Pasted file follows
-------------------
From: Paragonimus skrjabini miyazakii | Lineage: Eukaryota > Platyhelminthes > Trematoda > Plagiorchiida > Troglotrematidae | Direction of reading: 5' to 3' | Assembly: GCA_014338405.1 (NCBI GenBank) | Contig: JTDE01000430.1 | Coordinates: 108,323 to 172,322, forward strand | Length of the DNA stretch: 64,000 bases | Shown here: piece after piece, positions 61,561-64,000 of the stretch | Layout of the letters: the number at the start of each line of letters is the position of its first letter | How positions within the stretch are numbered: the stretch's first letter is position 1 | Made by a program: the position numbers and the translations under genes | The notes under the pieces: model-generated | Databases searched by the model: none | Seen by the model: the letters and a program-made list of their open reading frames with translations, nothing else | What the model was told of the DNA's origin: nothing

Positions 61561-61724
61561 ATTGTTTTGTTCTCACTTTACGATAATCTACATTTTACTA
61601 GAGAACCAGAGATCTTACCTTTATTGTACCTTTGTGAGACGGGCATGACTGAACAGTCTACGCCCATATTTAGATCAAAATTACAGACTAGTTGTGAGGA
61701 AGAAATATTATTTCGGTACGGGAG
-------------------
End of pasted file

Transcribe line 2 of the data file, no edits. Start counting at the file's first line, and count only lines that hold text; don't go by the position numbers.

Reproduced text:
Positions 61561-61724